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"Thanks for the help
along the way."

-- Robert Karlsson

Professional Golfer,
European Tour/Golf
World Magazine:
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Strength, the ability of the body to produce force against resistance, is probably the most overused and misunderstood term in “strength and conditioning” today.  Even in our sophisticated and sport-savvy environment, most athletes do not know what type or aspect of strength they are trying to build.

Chain push-ups develop upper body strength, while integrating core stability

This is the trend we see at Athletic Edge.  Ninety-nine percent of the time, the wrestler who initially comes to us does not know that he must increase “relative strength,” the crew rower does not know that he/she must boost “strength endurance,” football linemen do not know to focus on “speed strength,” shot put and javelin throwers do not concentrate on “explosive strength,” track sprinters and football wide receivers are unaware of their “starting strength,” soccer players do not understand their need for “reactive strength,” and athletes in general do not  know how to use their “maximal strength” as the basis of their strength and conditioning program.

Since strength training is so complicated, the top-level performance coaches at Athletic Edge take the guess work out of the process for their athletes.  We evaluate the athlete, his or her sport and the position played.  We then address how to maximize the correct type of strength, but more importantly, we look at strength needs at different times during the sport cycle.

West Side Chain squats build explosive leg strength

The goal is to be at peak performance when the performance matters most. Many people doing “strength training” do not understand how the use of different training variables can affect the adaptations made from their training program. Sometimes, their gains are lost at the time when they need them most. Better understanding of how certain factors affect adaptation is key to putting together a strength and conditioning program that's effective and worthwhile.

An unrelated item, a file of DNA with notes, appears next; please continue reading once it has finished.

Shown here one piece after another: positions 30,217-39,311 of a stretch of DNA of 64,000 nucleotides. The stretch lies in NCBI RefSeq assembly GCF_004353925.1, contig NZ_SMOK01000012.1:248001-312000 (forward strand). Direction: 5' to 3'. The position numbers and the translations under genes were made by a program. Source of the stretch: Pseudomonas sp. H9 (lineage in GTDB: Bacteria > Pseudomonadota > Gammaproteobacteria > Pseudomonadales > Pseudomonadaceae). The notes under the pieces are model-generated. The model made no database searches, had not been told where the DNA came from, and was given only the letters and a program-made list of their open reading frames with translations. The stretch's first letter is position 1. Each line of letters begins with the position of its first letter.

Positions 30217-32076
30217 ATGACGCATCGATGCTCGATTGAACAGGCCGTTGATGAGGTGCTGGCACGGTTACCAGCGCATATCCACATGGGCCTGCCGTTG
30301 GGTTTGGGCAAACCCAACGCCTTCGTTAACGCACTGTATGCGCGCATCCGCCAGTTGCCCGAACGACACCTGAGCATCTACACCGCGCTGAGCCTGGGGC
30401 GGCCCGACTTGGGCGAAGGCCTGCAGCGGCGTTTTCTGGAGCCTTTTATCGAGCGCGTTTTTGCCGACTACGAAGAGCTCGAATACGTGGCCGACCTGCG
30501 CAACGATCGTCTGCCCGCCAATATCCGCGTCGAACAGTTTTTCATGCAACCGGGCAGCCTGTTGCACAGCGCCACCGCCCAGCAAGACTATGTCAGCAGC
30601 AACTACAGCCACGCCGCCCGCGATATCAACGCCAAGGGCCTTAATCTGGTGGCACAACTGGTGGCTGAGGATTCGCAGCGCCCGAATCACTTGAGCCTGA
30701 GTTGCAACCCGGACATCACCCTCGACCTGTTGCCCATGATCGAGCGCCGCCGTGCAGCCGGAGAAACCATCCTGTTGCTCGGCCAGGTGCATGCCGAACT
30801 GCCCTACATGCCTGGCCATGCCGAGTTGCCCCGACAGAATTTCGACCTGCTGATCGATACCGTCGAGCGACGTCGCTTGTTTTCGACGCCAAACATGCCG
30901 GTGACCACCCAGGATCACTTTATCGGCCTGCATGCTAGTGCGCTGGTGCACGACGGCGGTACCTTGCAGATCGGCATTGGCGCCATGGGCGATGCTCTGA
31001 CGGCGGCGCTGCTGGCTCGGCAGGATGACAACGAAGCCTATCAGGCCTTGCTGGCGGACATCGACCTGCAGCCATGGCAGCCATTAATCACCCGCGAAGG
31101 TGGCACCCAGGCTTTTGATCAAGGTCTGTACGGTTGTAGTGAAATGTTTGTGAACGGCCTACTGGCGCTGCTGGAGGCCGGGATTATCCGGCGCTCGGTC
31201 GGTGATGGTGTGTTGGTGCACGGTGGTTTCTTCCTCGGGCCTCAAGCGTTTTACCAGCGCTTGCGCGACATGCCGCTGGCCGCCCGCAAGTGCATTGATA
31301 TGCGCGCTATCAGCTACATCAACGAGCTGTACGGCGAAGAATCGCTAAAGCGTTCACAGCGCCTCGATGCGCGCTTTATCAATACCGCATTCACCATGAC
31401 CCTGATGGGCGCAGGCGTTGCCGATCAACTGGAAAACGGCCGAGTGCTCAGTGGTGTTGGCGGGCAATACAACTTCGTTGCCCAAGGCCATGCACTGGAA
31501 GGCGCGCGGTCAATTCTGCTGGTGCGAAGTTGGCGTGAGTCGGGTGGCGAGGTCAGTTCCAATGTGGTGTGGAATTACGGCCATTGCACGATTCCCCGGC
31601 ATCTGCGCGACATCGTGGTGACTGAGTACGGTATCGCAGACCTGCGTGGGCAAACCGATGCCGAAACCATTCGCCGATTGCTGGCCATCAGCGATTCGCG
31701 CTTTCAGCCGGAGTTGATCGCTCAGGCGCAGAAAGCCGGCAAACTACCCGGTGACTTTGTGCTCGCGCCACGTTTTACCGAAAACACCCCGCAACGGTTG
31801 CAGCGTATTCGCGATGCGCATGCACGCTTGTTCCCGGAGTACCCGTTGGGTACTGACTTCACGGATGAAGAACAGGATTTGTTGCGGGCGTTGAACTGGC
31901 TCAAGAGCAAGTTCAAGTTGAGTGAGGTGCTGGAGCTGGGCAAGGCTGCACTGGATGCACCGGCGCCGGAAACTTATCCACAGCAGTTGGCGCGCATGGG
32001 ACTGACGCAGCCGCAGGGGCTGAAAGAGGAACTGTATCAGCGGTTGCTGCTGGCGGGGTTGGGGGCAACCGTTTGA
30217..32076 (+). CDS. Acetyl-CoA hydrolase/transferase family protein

Periodization is that program.  It's the systematic phasing together of different training variables to create a desired effect at a specific point in time -- like during championship meets.  When the coaches at Athletic Edge design an athlete's sport-specific program, we must break the training year into phases, referred to as “off-season,” “pre-season,” “in-season,” and “transition.”  For peak performance, the goals of each of these phases must be very specific, and training must be totally in tune with those goals as well.

Single-leg box squats combine strength training with balance

Athletes should identify the time when they want to peak and work backwards from that point.  The goals here can be wide-ranging, even for the same sport, as one athlete might want to peak during try-outs to be able to make or start on the team, and another athlete, who might be one of the star players, might want to be at his or her best during playoffs.

Our strength is in our knowledge.  At Athletic Edge we know who to coach, how to coach, and why.

Athletic Edge Saccadic Fixator

Analyze your sport to know what movements need to be strongest in your sport, whether it be pushing, pulling, jumping, rotating, bending etc. Then train those movement patterns in the gym. For example, wrestling is much more of a pulling sport than pushing, so we would want our program to emphasize pulling, such as rows, pull-ups etc. Make sure to do some pushing also, since it is not only a pulling sport, and we need to maintain muscular balance for injury prevention.

Strength Training
Recovery between hard workouts is as important as the workout itself. The body needs rest to make its adaptation to the stresses of the workout. This is when we actually get stronger. The workout itself breaks us down, and recovery builds us back up to a new higher level of strength.

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  Athletic Edge Sports Performance Training Center 1718 East Second Street, Scotch Plains, NJ 07076 phone: 908.322.2003